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Cool, calm, and collected?
  1. Rob Miller
  1. Balham, London SW12 8JP, UK

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    The trip to the steam railway was meant to be the highlight of the bank holiday weekend. My son Jamie (then aged 4) shares his father's fascination with steam trains. His lack of interest and pale colour made me realise he wasn't well. That evening, having returned home, it was clear that he was sleepy and did not want to eat his tea; he dramatically vomited the milk I had persuaded him to drink.

    His complaint of a headache added to my worry. I did not sleep much that night. Several trips to his room to check on him—hot and sweaty, slightly raised respiratory rate, but deeply asleep—did nothing to reassure me.

    The next morning he wouldn't wake up and was very hot. The little paediatrics I remembered (only a fraction of the tiny bit I ever knew, despite 6 months as an SHO) underwent rapid review.

    Trying to be calm, I examined Jamie—

    No rash

    No lymphadenopathy

    No organomegaly.

    Mouth—tonsils looked okay (through his clenched teeth)

    So far, so good!

    Neck . . . . . . . . . . . . VERY stiff, oh,—!

    His neck was still stiff 10 minutes later when I checked again.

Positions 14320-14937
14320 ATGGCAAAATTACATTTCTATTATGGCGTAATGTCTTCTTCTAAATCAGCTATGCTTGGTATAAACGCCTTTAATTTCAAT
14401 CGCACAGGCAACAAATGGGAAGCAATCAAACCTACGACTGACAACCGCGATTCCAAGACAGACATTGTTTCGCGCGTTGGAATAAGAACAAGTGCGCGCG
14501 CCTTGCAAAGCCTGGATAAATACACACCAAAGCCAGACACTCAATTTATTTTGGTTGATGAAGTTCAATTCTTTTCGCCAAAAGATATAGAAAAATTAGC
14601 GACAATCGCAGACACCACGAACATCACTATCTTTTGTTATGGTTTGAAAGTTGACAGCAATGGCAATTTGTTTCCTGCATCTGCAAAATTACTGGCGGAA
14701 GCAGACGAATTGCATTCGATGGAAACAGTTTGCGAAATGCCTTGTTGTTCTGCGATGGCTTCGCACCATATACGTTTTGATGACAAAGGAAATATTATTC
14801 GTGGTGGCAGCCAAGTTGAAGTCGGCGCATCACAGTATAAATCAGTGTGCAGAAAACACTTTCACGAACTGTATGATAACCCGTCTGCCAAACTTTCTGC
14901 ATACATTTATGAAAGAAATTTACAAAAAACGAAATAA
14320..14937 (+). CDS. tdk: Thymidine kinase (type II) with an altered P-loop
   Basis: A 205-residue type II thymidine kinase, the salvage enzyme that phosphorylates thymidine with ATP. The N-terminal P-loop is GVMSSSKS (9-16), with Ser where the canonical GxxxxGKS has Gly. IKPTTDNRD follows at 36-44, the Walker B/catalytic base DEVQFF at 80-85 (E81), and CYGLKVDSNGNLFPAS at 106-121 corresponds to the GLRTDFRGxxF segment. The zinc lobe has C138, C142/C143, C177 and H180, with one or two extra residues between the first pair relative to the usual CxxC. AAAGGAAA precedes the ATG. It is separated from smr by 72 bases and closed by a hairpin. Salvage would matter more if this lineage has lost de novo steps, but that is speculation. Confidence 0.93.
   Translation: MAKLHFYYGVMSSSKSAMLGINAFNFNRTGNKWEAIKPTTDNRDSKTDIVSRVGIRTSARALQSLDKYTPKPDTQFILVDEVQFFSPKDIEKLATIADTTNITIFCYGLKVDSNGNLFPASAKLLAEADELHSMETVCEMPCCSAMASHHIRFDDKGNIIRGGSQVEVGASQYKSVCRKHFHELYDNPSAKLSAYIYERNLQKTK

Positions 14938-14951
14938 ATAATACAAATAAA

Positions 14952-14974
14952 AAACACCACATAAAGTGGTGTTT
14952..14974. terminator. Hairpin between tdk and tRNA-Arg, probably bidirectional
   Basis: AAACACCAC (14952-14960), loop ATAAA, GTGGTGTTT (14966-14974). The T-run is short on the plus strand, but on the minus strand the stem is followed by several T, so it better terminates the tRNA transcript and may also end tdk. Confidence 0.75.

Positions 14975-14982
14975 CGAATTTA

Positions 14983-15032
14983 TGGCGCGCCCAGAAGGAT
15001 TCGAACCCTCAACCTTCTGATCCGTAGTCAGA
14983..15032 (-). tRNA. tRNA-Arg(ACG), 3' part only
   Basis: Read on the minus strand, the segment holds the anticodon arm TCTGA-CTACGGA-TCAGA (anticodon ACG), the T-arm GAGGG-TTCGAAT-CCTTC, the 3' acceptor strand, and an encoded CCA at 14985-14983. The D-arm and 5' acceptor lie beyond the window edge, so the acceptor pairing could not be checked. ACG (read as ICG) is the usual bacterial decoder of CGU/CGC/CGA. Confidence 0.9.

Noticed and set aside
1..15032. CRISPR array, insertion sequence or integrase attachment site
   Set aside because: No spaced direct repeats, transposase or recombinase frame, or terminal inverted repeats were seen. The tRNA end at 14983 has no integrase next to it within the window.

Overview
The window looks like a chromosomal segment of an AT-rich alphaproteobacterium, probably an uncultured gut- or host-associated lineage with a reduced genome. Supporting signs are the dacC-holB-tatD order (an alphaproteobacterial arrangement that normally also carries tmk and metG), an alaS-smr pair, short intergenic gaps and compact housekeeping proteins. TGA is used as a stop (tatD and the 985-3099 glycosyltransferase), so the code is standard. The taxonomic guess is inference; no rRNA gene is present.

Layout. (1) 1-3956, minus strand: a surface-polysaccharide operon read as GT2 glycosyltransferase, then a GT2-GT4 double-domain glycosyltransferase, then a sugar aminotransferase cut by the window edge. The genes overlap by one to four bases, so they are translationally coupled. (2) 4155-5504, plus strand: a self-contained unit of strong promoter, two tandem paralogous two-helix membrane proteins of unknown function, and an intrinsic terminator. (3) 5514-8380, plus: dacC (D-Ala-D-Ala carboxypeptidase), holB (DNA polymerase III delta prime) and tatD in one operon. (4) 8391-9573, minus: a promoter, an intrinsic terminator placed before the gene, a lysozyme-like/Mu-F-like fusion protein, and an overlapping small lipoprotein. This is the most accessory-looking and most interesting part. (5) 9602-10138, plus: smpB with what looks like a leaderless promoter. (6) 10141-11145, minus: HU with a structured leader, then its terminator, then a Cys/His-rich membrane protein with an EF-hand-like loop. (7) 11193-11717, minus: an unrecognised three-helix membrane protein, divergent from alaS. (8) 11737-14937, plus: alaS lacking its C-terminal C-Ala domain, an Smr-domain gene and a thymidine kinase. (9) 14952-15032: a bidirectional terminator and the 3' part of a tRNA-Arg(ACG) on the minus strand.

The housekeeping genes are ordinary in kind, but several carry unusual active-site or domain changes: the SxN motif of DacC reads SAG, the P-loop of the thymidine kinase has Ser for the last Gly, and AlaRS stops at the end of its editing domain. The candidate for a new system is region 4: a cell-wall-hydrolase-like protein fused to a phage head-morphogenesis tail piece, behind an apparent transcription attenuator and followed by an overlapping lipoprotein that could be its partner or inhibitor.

A telephone call to the GP's surgery, “Could you bring him around?”

    “Well, no. He is drowsy.”

    “What do you think is wrong with him?”

    Trying not to seem too stressed . . . . . . . . ... “Well . . . . . . . . .he's got a stiff neck . . . . . ..”

    “Okay, we will be right round.”

    Moments later, or so it seemed, the doorbell rang and the GP was on the doorstep. As I came downstairs to open the door, I could hear him speaking to a medical student who accompanied him.

    “This sounds like meningitis, the diagnosis isn't much in doubt—the father is a consultant physician—but we'll just check for ourselves.”

    Jamie lay sprawled on the bed. The GP's examination was thorough.

    “So, no rash, huh hmmm—juicy nodes in the neck” (Where the hell have they come from? I thought.)

    By pushing open Jamie's mouth the purulent exudate on his tonsils was clearly visible.

    The rate of evaporation of my confidence in my own clinical skills was matched only by the alarming increase in my own discomfort and embarrassment. I suddenly wished a hole would open beneath my feet, as while Jamie's abdomen was being examined he suddenly opened his eyes, propped himself up on his elbows, and said, “That's not the way you palpate a spleen, Daddy doesn't do it like that!”

    Now, who was it who said, “never work with children and animals?”*


    • * W C Fields.